FOR IMMEDIATE RELEASE
Contact: Tim Wallace, 434-529-1853, email@example.com
Legal Aid Justice Center Announces New Executive Director, Angela Ciolfi
Charlottesville, Virginia (November 28, 2018) – The Legal Aid Justice Center is pleased to announce that Angela Ciolfi has been selected to be its new executive director, following the departure of Mary Bauer, who served in that role from 2013 to 2018.
Ciolfi was hired after a six-month search conducted by LAJC’s Board of Directors and the hiring firm Nonprofit Professionals Advisory Group LLC (NPAG). Over the hiring period, NPAG engaged over 300 sources and vetted dozens of prospects and leads. The hiring committee of the Board then interviewed six final candidates before the Board decided on Ciolfi.
“Angela is exactly who LAJC and frankly Virginia needs right now,” said LAJC board chair Jonathan Blank, a partner at McGuireWoods LLP. “She has exactly the right set of skills and experience to lead LAJC’s advocacy on behalf of the communities we serve. We looked at a wide pool of potential candidates, and Angela was the best of a very impressive field. I speak for the entire board when I say we are thrilled to know that Angela is at the helm of this vital institution at this particularly troubling time for Virginia.”
Ciolfi began working at LAJC in 2004 as a Powell Fellow, before serving as JustChildren Legal Director from 2010 to 2017 when she became Director of Litigation and Advocacy. During her tenure, Ciolfi has been a prolific and fierce advocate for justice working on and often leading many of LAJC’s signature campaigns and cases, including the Drive Down the Debt Campaign targeting Virginia’s driver’s punitive license suspension statute. She has also litigated significant cases in the Virginia Supreme Court and the Fourth Circuit Court of Appeals. While leading the JustChildren Program, Ciolfi helped to secure and protect state funding for preschool and for positive behavioral supports. Her successful fight in 2012-14 to require public schools to publish suspension and expulsion data broken down by race, gender, and disability and roll back zero tolerance laws set the stage for much of LAJC’s school-to-prison pipeline work ever since. As Director of Litigation and Advocacy from 2017 to 2018, Ciolfi has worked to empower LAJC’s organizers and attorneys to take on high impact campaigns informed by and in partnership with community leaders.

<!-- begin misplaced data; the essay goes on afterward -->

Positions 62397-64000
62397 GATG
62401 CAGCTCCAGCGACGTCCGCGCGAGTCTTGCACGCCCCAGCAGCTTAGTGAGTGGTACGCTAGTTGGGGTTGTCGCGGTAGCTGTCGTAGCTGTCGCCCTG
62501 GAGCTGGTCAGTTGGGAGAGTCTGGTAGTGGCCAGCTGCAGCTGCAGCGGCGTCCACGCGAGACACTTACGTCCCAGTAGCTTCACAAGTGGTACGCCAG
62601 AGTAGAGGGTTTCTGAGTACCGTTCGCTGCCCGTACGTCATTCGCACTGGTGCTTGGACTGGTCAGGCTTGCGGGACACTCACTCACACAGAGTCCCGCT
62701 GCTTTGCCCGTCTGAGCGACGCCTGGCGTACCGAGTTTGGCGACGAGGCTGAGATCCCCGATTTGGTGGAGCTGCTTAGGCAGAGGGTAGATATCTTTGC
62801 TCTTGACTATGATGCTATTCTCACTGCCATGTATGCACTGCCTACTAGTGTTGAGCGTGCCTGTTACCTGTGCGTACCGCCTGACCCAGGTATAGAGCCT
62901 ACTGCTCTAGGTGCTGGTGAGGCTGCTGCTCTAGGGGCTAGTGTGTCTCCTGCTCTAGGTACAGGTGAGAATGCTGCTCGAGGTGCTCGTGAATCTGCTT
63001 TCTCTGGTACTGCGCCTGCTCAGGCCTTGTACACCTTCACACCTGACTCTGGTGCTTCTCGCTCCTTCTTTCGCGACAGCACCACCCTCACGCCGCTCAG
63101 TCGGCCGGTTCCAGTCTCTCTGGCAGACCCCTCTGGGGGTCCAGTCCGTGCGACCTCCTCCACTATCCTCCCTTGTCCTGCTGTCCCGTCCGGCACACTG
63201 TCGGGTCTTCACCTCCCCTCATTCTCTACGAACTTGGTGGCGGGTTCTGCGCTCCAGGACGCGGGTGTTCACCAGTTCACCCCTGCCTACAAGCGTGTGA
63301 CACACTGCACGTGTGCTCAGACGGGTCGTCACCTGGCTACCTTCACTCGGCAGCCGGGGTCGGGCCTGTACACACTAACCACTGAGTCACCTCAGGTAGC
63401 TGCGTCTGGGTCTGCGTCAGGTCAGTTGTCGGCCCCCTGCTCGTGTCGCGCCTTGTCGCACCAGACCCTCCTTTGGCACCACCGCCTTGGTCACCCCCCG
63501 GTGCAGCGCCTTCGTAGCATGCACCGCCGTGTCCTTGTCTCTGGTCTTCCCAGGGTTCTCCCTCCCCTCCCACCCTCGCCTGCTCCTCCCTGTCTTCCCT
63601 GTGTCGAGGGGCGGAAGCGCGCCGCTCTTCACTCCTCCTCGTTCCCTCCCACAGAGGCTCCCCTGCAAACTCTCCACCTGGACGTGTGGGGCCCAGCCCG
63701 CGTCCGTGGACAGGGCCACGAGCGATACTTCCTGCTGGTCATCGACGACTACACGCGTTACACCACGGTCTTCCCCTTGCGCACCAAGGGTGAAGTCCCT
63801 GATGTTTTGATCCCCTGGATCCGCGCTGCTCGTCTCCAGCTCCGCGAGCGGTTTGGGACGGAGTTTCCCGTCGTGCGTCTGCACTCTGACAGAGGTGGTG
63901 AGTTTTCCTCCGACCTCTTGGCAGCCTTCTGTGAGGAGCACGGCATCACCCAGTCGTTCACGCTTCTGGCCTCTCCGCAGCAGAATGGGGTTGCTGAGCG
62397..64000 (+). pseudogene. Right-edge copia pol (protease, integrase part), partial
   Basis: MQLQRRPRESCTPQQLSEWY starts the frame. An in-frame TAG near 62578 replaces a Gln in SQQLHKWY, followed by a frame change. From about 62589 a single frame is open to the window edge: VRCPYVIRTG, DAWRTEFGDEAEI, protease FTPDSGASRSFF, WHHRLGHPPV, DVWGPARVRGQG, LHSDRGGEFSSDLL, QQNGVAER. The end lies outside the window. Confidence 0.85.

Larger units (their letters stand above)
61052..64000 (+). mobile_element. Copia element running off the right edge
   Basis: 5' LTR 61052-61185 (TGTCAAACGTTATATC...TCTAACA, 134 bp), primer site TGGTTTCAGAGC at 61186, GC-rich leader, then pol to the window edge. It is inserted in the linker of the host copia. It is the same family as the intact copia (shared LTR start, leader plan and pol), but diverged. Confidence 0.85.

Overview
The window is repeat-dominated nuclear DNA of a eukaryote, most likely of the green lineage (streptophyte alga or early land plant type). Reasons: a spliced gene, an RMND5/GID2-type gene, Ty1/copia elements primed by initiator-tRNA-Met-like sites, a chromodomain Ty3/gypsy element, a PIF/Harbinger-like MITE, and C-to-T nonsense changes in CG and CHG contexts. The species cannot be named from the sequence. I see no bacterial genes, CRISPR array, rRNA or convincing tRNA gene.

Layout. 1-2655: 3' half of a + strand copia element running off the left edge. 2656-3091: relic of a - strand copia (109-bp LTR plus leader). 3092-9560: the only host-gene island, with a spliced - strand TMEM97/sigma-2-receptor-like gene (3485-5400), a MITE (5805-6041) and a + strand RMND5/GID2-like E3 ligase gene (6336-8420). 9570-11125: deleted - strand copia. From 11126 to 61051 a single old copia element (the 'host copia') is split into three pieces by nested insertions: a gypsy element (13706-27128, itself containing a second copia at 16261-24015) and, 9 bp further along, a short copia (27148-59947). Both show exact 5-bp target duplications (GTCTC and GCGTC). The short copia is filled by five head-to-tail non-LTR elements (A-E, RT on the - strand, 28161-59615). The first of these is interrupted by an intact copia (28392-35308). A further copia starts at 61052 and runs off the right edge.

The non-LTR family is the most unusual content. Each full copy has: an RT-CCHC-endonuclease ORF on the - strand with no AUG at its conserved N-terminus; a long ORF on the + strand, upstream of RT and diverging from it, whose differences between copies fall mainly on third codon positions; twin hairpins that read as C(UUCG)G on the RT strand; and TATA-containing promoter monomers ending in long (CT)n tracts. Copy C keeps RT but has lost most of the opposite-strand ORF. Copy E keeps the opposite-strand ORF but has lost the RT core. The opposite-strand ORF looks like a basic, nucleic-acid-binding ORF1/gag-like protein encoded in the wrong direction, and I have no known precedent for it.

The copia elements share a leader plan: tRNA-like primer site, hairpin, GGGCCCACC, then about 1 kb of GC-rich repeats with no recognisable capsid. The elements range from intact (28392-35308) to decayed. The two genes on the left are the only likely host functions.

Ciolfi was the recipient of the Oliver White Hill Award from the Virginia State Bar in 2003 and the Child Advocacy Award from the American Bar Association’s Young Lawyers Division in 2010. Ciolfi was also named the recipient of the 2017 Virginia Legal Aid Award by the Virginia State Bar Access to Legal Services Committee for her work advocating for children’s rights issues throughout the Commonwealth. She is a graduate of The College of William and Mary and University of Virginia School of Law. After law school, she clerked for U.S. District Judge Reginald C. Lindsay.
“I am honored by the trust that the Board has shown in me and deeply indebted to Mary Bauer and others for building such a powerful institution,” said Angela Ciolfi. “Every day our advocates fight to transform oppressive systems and build the power of under-resourced communities. I know that there is a lot more work for us to do in the struggle against poverty and for racial justice, but there is no fiercer group of advocates with whom to do it.”
Ciolfi will officially take the helm December 15, 2018.
About the Legal Aid Justice Center
The Legal Aid Justice Center (LAJC) fights injustice in the lives of individual Virginians while rooting out exploitative policies and practices that keep people in poverty. LAJC uses impact litigation, community organizing, and policy advocacy to solve urgent problems in areas such as housing, education, worker’s rights, civil rights, immigration, healthcare, and consumer finance. LAJC’s primary service areas are Charlottesville, Northern Virginia, Richmond and Petersburg, but the effects of their work are felt statewide.